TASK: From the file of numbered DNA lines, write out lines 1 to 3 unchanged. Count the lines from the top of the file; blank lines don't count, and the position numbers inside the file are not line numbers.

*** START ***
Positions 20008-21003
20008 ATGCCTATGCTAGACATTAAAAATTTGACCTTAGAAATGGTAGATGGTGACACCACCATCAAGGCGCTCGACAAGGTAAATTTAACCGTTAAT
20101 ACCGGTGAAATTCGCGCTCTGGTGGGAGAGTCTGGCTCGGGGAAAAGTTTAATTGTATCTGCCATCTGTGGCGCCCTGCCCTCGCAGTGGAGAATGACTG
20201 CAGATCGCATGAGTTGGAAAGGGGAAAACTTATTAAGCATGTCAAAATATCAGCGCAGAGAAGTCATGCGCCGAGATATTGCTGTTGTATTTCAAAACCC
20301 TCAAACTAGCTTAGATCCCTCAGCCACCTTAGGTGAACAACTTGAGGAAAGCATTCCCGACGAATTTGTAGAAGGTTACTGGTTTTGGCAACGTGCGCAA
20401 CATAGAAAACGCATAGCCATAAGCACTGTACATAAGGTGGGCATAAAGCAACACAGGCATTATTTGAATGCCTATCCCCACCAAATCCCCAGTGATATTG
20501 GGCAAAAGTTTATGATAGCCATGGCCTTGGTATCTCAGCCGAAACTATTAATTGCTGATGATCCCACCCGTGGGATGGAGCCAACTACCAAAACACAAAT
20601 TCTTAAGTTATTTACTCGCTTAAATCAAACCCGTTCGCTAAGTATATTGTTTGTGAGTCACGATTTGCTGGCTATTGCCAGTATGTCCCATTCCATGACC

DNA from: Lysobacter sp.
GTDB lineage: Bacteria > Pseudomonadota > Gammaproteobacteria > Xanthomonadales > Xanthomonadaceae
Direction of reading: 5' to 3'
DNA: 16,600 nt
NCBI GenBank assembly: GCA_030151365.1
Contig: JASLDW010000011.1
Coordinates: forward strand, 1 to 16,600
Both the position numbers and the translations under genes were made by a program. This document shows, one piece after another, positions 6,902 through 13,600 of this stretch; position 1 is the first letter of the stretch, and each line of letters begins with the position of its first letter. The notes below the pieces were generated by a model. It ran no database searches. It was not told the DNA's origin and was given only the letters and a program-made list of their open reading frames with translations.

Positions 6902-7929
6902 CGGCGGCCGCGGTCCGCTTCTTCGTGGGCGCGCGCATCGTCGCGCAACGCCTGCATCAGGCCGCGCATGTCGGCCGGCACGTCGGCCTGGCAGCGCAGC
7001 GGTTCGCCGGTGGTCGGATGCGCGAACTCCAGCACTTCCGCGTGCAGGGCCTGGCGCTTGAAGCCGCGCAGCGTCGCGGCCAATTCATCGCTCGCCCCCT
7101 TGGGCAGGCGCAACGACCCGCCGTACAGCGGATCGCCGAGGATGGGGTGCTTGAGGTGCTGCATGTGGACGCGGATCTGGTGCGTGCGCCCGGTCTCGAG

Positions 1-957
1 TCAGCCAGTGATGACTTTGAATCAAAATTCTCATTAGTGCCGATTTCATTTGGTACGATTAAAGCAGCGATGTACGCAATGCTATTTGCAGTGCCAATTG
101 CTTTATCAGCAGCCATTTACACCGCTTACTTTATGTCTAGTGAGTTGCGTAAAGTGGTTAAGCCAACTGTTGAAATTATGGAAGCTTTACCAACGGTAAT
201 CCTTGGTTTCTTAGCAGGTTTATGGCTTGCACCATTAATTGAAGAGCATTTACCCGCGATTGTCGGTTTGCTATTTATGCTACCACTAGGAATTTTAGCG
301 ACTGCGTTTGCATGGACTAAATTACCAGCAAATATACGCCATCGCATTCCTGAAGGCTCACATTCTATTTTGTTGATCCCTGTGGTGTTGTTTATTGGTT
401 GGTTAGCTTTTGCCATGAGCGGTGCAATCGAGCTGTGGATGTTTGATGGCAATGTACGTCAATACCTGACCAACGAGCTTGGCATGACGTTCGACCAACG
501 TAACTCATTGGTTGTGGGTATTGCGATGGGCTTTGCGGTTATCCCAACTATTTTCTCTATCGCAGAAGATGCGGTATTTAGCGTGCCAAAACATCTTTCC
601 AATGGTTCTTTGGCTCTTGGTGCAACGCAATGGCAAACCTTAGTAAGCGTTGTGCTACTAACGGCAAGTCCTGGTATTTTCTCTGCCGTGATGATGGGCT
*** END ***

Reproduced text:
Positions 20008-21003
20008 ATGCCTATGCTAGACATTAAAAATTTGACCTTAGAAATGGTAGATGGTGACACCACCATCAAGGCGCTCGACAAGGTAAATTTAACCGTTAAT
20101 ACCGGTGAAATTCGCGCTCTGGTGGGAGAGTCTGGCTCGGGGAAAAGTTTAATTGTATCTGCCATCTGTGGCGCCCTGCCCTCGCAGTGGAGAATGACTG